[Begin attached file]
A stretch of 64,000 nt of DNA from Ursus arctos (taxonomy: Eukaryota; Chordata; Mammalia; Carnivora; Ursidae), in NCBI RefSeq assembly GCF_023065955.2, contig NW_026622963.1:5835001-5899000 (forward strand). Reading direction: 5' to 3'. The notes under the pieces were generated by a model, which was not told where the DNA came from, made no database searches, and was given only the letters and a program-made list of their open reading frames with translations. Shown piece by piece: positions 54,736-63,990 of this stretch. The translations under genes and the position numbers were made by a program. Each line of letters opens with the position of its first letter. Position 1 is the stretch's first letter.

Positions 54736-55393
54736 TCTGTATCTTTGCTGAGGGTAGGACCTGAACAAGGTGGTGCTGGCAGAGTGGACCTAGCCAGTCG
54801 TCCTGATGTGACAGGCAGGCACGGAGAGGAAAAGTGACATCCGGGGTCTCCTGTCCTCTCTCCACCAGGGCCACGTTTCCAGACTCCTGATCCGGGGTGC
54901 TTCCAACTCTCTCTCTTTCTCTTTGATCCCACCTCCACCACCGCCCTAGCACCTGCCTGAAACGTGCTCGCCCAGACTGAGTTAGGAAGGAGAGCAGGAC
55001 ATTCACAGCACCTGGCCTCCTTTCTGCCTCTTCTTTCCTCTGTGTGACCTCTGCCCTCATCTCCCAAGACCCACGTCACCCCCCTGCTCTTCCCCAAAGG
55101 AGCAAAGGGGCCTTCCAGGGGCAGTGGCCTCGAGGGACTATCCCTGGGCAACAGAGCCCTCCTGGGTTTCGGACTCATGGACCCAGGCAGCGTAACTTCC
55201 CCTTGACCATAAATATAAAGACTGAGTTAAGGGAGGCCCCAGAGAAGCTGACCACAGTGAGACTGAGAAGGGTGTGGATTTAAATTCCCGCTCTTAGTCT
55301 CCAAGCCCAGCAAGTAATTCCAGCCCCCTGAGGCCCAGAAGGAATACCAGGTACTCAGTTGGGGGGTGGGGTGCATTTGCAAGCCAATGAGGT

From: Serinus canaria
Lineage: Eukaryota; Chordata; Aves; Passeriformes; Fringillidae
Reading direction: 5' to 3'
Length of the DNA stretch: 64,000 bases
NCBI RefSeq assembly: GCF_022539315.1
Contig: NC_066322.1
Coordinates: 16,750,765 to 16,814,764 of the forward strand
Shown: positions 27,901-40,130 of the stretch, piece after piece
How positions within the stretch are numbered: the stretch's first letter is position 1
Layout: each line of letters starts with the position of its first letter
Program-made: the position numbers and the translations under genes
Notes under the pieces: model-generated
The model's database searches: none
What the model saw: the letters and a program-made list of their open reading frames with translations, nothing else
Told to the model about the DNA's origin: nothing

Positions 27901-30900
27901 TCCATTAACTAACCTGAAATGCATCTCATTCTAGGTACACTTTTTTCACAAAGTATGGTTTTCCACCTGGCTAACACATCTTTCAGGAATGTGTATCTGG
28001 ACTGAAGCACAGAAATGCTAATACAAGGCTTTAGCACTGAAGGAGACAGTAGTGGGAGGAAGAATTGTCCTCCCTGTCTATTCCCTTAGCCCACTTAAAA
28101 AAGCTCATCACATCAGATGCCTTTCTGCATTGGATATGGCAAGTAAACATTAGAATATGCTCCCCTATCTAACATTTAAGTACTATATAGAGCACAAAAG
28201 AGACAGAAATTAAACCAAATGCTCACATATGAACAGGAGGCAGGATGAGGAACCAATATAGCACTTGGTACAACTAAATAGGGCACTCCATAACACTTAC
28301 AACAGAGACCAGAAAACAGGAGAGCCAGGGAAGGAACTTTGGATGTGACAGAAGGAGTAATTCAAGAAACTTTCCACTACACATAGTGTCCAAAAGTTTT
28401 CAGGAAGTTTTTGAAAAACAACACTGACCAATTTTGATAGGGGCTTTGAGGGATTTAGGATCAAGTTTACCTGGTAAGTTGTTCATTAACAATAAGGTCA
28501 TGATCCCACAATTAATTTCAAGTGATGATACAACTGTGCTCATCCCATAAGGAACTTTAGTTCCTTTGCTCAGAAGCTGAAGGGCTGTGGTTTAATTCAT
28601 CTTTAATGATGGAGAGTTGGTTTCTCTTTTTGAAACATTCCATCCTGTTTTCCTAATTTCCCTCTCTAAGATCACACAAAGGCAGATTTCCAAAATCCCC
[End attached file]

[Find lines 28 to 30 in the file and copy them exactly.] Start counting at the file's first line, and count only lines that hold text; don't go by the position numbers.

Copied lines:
28101 AAGCTCATCACATCAGATGCCTTTCTGCATTGGATATGGCAAGTAAACATTAGAATATGCTCCCCTATCTAACATTTAAGTACTATATAGAGCACAAAAG
28201 AGACAGAAATTAAACCAAATGCTCACATATGAACAGGAGGCAGGATGAGGAACCAATATAGCACTTGGTACAACTAAATAGGGCACTCCATAACACTTAC
28301 AACAGAGACCAGAAAACAGGAGAGCCAGGGAAGGAACTTTGGATGTGACAGAAGGAGTAATTCAAGAAACTTTCCACTACACATAGTGTCCAAAAGTTTT